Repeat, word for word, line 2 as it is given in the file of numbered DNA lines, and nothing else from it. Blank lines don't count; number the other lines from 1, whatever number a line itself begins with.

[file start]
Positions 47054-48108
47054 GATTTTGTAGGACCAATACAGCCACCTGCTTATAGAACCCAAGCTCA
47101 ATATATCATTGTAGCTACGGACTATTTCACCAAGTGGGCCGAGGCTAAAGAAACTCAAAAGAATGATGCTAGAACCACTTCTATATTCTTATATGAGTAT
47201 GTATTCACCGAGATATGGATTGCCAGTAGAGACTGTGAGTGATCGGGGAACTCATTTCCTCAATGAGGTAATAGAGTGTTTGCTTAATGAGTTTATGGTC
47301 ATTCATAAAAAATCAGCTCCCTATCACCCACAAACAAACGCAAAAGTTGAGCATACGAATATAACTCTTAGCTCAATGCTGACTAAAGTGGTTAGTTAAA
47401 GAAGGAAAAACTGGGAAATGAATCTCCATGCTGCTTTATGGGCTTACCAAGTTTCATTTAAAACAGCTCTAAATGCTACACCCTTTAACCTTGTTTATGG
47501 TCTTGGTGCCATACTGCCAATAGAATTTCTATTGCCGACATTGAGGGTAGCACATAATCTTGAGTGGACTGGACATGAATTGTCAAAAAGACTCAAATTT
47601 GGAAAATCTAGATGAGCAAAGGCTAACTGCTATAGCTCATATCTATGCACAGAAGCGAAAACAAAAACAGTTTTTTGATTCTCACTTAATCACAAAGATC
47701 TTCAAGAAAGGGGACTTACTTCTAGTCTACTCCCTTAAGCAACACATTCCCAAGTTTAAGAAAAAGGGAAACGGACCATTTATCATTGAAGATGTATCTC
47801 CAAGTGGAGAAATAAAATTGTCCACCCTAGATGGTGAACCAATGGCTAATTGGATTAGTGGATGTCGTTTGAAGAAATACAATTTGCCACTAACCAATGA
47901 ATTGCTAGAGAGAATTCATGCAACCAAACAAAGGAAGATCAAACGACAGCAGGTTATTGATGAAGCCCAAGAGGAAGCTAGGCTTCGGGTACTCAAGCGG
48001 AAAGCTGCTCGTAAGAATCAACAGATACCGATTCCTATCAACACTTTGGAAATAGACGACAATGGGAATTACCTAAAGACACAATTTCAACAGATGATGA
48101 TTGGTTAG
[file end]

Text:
47054 GATTTTGTAGGACCAATACAGCCACCTGCTTATAGAACCCAAGCTCA